For a country that defines its weather as six months of winter and six months of bad ice, it's obvious we still haven't figured out the basics of winter driving.
So many are so panicked by the sight of ice and snow that they instantly lose all control of their senses – and possibly their bodily functions.
But, as much as snow and ice can turn otherwise competent human beings into drooling idiots, they pale in comparison with what happens when a snow plow or salting truck appears.
For a hint of what kind of wild-eyed madness ensues, Globe Drive spoke with a man who has been salting and plowing roads in Toronto for four winters.
In that time, Dave Moran has seen it all.
When he starts rolling his rig down two-lane suburban streets he gets two reactions. The first is panic as drivers instantly turn onto another street or pull into a driveway – any driveway – to avoid getting hit with rock salt. The other is to challenge him.
"Since I'm usually out at 2 or 3 a.m., the ideal path for me is the middle of the road," he says. "So when I see someone coming at me, I'll pull into the right lane. I've seen people then move into the same lane, like they're playing chicken with me.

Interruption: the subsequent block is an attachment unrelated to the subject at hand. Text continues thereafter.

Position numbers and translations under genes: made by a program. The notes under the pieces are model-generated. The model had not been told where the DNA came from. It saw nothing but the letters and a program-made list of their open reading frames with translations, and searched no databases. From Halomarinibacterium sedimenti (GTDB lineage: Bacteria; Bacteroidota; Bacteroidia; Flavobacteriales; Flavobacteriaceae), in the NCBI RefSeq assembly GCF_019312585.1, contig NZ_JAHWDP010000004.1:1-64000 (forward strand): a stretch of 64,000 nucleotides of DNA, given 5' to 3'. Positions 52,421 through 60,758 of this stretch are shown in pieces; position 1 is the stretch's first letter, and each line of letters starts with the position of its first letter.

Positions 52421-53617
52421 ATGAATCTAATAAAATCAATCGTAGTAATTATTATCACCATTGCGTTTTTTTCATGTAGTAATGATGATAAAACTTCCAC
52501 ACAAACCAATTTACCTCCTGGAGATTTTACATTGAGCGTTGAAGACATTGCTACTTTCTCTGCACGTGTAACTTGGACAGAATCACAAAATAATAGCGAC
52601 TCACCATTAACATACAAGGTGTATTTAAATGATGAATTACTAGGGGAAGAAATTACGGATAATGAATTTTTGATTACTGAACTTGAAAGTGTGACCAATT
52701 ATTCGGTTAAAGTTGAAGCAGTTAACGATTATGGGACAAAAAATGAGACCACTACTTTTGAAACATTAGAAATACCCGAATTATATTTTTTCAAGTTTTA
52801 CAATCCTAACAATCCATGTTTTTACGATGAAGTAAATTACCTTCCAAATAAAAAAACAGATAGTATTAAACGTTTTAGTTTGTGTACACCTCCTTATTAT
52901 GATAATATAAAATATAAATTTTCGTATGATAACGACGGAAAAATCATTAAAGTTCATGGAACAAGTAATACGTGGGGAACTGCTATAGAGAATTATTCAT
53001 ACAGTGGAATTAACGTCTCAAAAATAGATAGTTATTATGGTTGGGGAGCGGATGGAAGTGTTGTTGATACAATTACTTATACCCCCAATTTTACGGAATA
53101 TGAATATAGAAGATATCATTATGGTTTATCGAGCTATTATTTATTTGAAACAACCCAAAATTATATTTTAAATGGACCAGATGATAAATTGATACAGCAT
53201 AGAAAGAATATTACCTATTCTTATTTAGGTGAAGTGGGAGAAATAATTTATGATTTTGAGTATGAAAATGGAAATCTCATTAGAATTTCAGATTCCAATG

"I don't know if they've had too much to drink, or what."
More likely, it's snow madness.
But challenging a truck carrying 14 tonnes of salt isn't the end of the lunacy. Moran has seen people try to pass him on two-lane suburban roads while fish-tailing through the snow, which is like running into a burning building ahead of firefighters to save your stamp collection.
He recently witnessed a driver make a right turn in front of him – while Moran was making a right turn.
"People are in such a hurry, they just don't think," he says. And sometimes when they're not in a hurry.
It's not like Moran and company need more stress. In addition to dealing with unthinking fools at the wheel, Moran once came within a few feet of running over an inebriated man who had passed out in a snowbank.
"I still have nightmares about that," he says.
So spare a little sympathy for those clearing our roads and, in order to save them from future nightmares, follow a few of Moran's suggestions:
Get the whole picture. "Too many people look only 15 feet ahead, so they're suddenly surprised to see a salt truck in front of them, and then they do really dumb things," he says.
Don't throw the snow from your driveway on to the road. "That drives me crazy," he says. "You've just undone all my work."
Watch where you park. Moran has been forced to get out and bend mirrors back to squeeze between two cars parked across from each other.
So, basically, use your head and have a little patience. Not to be a Danny Downer, but let's hope that Moran and his fellow road crew aren't counting on that happening any time soon.
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